In January 2013, a new Earth-observing instrument was installed on the International Space Station (ISS): ISERV Pathfinder. The instrument consists of a commercial camera, a telescope, and a pointing system, all positioned to look through the Earth-facing window of ISS’s Destiny module.
ESA and NASA have joined forces to ensure that Sentinel-2 and the newly launched Landsat Data Continuity Mission offer compatible data products, thereby bringing greater benefits to users of images of Earth’s land and coastal zones.
NASA's Landsat Data Continuity Mission (LDCM) is scheduled to launch Feb. 11 2013 from Vandenberg Air Force Base in California. A joint NASA and U.S. Geological Survey (USGS) mission, LDCM will add to the longest continuous data record of Earth's surface as viewed from space.
The Moderate Resolution Imaging Spectroradiometer (MODIS) on NASA’s Aqua satellite captured an image showing the large bush fires burning in eastern New South Wales, Australia, on 9 January 2013. Red outlines indicate hot spots where MODIS detected unusually warm surface temperatures associated with fires.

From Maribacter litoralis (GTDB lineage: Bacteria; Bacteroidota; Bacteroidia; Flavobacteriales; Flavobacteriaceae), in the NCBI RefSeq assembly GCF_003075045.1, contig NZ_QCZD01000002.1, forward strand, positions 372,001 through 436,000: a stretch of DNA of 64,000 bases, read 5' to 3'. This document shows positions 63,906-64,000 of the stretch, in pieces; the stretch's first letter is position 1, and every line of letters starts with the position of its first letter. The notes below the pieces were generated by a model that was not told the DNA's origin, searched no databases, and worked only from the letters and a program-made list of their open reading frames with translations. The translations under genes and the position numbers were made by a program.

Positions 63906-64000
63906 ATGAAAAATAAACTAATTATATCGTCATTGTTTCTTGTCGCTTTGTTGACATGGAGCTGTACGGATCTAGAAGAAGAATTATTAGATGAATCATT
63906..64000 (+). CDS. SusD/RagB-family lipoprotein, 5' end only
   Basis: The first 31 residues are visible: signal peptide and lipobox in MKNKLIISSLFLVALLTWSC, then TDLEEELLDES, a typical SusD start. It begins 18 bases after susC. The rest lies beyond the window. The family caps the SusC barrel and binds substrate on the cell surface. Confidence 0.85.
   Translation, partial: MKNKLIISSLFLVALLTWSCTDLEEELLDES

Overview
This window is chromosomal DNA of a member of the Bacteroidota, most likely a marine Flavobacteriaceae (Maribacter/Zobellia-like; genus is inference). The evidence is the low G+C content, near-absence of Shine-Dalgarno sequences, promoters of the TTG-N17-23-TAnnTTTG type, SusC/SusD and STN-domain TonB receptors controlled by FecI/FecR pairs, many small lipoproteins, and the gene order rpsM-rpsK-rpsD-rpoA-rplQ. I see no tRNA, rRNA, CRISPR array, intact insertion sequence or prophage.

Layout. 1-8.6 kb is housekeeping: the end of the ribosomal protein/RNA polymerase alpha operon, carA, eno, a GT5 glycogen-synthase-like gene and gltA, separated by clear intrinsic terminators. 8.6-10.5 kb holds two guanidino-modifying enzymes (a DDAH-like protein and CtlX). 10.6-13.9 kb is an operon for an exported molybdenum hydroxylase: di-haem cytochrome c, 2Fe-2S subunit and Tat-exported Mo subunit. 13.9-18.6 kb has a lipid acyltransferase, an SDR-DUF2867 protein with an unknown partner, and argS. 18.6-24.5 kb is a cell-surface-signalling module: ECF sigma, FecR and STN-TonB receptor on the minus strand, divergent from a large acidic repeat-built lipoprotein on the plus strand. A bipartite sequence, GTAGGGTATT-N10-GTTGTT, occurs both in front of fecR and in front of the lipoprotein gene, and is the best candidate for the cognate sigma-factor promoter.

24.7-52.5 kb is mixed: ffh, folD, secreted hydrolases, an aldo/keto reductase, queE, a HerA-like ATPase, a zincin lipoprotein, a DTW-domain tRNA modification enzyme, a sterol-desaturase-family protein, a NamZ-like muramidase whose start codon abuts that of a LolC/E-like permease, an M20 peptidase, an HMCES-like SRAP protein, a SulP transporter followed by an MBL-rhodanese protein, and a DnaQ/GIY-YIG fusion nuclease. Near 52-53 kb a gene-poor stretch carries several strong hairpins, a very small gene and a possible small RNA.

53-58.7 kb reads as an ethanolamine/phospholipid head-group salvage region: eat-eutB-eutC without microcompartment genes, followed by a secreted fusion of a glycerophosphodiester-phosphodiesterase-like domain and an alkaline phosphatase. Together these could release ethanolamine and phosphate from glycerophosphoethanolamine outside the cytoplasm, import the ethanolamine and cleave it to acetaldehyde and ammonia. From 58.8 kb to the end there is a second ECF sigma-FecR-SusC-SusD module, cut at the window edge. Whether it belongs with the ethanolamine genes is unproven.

On 21 December 2012, the U.S. Geological Survey (USGS) announced that Landsat 5 will be decommissioned over the coming months, bringing to a close the longest-operating Earth observing satellite mission in history. By any measure, the Landsat 5 mission has been an extraordinary success, providing unprecedented contributions to the global record of land change.
NASA's newest Tracking and Data Relay Satellite, known as TDRS-K, arrived on 18 December 2012 at the agency's Kennedy Space Center in Florida in preparation for a Jan. 29 2013 launch. TDRS-K arrived aboard a U.S. Air Force C-17 from the Boeing Space and Intelligence Systems assembly facility in El Segundo, Calif.
Within the framework of the international Committee on SatelliteEarth Observation (CEOS), the Canadian Space Agency (CSA) is collaborating with NASA on various projects helping to prevent, manage and respond to natural disasters.
NASA and Raytheon have signed the contracts for the spacecraft and instruments that include the Joint Polar Satellite System-1 (JPSS-1), NOAA’s next generation operational polar-orbiting satellite, planned to launch in 2017. JPSS-1 will be the successor of the Suomi National Polar-orbiting Partnership (Suomi NPP) satellite and continue weather and environmental observation.